A WW3 needn’t be nuclear but there’s no doubt some islamic countries desire to get nuclear weapons in order to attack Israel and Western interests. It’s not animosity or bigotry to say that from its beginning the US has had numerous conflicts with Islam or that much of Europe from Spain to the Caucus Mountains in Russia, northern italy to the Baltic States, N. Africa to Turkey to Palestine and to western India and China were invaded and conquered by Muslim armies. It’s simply a matter of history. If one understands the Islamic doctrines of Dar al-Harb, Bar al-Islam, and Dhimmitude one realizes modern times haven’t changed that much other than the degree of technology we have.

      However, WW3 could as easily start from missteps between the US and China or N. Korea throwing a nuke at S. Korea or japan. So I’d say that we should still be concerned about the possibility of a major war in the future and it need not start in the Mideast.

      Too bad we couldn’t have the leaders of countries wanting to fight put in an arena for an old fashioned sword fight with the survivor winning for his country. And of course the swords would go to museums.

      But you’re correct we shouldn’t hold to animosity. The whole concept of democracies is meant to encourage peace and trade between nations, even formerly bitter enemies, while preventing aggression. Thus we admire swords but hope we don’t have to use them in anger.

      • cant you enjoy the beauty of this thread and stop talking about muslim? and please stop using muslim because muslim is a human being and i guess your talking about nation right?just let us enjoy the thread with peace.

    • well i dont think that muslim as a state will ever start a war but i’m not sure about those so called jahidis… these jahadies are not muslims … i’m a muslim and i now in islam killing a innocent person is not jihad … 🙂

    • I believe you are making a reference to Muhammad XII of Granada, who was the last ruler of the Emirate of Granada, which was established from 1228–1492. Muhammad XII didn’t come up in my research on famous swords, but I’m sure he owned one. In order to make the list, the original sword, or at least parts of the original, has to be available for viewing in a museum around the world.

    • He was the leader of the Norman Conquest over the English Crown. During his reign, William brought Norman-French culture to England and had a large impact on the subsequent course of action in England during the Middle Ages. When using the term, I meant it more like “legendary,” although the word “infamous” does have some negative connotation. I wasn’t trying to put down William the Conqueror.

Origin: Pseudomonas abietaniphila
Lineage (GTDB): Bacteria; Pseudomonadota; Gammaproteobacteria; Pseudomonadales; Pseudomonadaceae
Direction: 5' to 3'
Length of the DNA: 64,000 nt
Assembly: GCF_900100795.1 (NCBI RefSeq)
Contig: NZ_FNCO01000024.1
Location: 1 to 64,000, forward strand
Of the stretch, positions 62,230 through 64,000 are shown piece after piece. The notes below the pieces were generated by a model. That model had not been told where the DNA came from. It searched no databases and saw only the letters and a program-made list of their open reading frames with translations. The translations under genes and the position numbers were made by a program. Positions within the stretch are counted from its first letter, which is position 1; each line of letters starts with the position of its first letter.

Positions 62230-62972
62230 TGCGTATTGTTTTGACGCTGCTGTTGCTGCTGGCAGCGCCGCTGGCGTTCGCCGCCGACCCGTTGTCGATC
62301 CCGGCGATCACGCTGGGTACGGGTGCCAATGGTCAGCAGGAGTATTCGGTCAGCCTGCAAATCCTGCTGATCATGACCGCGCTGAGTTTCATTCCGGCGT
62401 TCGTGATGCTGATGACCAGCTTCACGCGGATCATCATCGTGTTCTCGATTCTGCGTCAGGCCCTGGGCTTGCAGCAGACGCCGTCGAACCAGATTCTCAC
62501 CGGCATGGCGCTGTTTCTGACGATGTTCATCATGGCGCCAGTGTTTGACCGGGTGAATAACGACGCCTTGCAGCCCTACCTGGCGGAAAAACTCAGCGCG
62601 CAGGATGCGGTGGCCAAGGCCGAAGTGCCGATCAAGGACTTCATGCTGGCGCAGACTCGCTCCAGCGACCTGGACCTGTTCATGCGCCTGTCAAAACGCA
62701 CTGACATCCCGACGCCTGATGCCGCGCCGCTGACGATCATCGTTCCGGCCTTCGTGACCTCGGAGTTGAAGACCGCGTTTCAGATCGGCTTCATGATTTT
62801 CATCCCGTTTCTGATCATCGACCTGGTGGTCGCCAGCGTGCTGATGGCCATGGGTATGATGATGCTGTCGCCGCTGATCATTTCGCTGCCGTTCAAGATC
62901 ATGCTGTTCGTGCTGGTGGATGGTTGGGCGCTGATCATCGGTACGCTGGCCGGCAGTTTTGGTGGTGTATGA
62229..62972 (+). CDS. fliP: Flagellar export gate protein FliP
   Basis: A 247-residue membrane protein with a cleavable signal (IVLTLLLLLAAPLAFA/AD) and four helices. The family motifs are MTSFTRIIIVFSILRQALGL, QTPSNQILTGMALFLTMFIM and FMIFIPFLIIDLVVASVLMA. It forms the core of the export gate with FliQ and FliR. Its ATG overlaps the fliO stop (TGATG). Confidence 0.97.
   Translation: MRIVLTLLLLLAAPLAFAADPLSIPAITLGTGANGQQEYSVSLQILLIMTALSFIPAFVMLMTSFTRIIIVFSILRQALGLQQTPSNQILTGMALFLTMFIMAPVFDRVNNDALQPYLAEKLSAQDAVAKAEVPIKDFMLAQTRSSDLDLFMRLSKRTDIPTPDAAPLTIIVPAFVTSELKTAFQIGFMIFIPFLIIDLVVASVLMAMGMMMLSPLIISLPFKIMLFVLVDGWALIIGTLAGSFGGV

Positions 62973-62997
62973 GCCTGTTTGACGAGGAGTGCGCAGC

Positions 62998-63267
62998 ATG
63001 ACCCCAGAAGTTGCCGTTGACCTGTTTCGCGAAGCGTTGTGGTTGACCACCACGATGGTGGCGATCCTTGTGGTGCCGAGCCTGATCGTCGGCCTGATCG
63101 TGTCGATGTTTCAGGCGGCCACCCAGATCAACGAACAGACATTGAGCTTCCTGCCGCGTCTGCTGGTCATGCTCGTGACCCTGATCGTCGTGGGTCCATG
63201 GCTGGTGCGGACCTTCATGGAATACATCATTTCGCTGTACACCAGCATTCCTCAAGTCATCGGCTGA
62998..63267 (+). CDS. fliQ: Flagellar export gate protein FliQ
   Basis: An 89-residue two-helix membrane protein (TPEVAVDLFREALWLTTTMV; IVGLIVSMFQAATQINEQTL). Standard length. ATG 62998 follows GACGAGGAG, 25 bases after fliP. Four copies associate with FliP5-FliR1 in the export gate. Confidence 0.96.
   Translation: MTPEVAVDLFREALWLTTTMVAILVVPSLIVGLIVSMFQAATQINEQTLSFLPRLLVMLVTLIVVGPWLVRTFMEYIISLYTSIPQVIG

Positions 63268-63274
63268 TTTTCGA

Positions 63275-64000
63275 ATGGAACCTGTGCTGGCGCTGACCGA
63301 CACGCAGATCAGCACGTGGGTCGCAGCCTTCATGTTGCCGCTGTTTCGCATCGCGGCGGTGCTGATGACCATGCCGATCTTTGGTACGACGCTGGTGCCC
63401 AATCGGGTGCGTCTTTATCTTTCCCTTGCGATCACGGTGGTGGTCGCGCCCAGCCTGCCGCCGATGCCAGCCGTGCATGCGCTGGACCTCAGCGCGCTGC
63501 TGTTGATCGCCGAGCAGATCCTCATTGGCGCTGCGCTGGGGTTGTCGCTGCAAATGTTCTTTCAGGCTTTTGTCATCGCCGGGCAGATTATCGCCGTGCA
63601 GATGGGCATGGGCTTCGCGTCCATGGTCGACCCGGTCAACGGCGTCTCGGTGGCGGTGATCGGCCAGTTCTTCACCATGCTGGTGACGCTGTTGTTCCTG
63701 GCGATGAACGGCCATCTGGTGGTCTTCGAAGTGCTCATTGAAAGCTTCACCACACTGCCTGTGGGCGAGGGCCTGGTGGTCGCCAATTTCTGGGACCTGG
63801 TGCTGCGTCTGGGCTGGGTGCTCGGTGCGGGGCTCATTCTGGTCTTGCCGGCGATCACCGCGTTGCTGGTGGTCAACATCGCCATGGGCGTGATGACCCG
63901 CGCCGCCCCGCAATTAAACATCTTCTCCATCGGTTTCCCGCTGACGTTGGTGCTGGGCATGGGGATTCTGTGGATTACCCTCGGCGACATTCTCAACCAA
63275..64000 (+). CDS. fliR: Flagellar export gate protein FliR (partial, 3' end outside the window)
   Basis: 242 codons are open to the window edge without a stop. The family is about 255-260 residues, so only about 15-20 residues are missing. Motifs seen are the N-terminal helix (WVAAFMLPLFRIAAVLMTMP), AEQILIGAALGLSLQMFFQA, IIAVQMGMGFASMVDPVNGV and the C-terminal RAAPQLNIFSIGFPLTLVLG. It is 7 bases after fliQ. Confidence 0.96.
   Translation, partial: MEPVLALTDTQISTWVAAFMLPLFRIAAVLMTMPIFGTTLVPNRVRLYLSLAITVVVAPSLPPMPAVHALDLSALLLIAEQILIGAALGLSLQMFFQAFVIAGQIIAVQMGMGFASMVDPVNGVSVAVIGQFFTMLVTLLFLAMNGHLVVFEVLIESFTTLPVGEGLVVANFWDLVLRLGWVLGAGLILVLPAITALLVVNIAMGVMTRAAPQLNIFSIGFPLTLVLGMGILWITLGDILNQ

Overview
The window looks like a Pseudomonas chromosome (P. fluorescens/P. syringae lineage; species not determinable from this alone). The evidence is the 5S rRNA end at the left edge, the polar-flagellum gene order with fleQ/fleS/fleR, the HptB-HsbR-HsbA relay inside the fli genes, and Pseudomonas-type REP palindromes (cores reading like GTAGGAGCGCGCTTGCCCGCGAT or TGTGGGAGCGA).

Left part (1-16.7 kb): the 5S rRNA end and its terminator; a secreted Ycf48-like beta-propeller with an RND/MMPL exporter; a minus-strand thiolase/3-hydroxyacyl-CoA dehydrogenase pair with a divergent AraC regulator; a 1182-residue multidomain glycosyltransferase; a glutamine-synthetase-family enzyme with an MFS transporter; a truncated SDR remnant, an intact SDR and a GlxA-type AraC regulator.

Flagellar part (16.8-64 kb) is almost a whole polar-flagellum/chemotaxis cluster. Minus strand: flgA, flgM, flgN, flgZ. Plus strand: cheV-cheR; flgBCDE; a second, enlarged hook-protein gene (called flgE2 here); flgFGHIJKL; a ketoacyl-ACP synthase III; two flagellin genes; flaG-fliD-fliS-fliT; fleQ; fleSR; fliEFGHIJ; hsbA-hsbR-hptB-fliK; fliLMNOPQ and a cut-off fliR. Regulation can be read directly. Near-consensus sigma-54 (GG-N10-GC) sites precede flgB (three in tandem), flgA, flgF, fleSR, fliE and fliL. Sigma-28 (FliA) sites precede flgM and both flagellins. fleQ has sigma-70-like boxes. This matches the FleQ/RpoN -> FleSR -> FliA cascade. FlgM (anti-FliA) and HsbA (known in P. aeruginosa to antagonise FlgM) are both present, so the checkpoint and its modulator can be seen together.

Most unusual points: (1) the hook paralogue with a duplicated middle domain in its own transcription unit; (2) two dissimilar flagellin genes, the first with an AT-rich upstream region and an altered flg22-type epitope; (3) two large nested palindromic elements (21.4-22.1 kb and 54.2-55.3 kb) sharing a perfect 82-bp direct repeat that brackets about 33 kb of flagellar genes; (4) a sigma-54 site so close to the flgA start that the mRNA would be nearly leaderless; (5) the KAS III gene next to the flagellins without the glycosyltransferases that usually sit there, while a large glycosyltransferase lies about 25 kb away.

• Bryan – unfortunately, “infamous” according to the Cambridge Dictionary means “famous for something bad,” which is TOTALLY bad! William wasn’t totally bad; he even tried to forgive his enemies (good going for the 11th century). So you may have to change “infamous”. Living in England, I do know who William was: a successful claimant to the English throne when St Edward the Confessor died. Harold Godwinson took the crown, and William successfully challenged him (with a little help!) Enjoyed your page of Swords, anyway, Bryan.

        • Thanks for the info. I really don’t know too much about William living in the states. When I hear the word infamous, I guess I don’t think of it as to much of an insult, but I understand what you are saying and will take that into consideration when using that word in future articles I write.

        • After 4 years the word still stands. You really should change it. It does not matter what you think when you hear the word, but what it really means.

          Regarding the article, I didn’t know some of them. But I thought they were going to be weapons that killed many people, rather than famous weapons.

          Good read though.

        • Honestly, this should really be a little more exciting. I do fencing, ( though I suck at it) and I wanted to learn a little more about swords. I did, but really dryly. Don’t take this the wrong way though, because it was very descriptive and looks like it took you a long time.

        • It looks like Hatori Hanzo was a skilled fighter and ninja. I don’t think he was known for creating swords, but rather fighting with them. His name was used in the movie Kill Bill, in which the character was a master swordsmith. For this reason, you can buy replica swords from the film online.

    • Hattori Honzo was not a sword smith, He was a Ninja of the Iga clan that served under the Tokugawa during and after the Sengoku era. He wasn’t even a swordsman, he was a Spear-master. The Reason he appears in the Kill Bill movies is because Tarantino liked an old Japanese tv series that depicted first the old ninja and then, through subsequent seasons, his descendants through out history, all bearing his name. The sword smith in the Movie was supposed to be one of these descendants as an homage.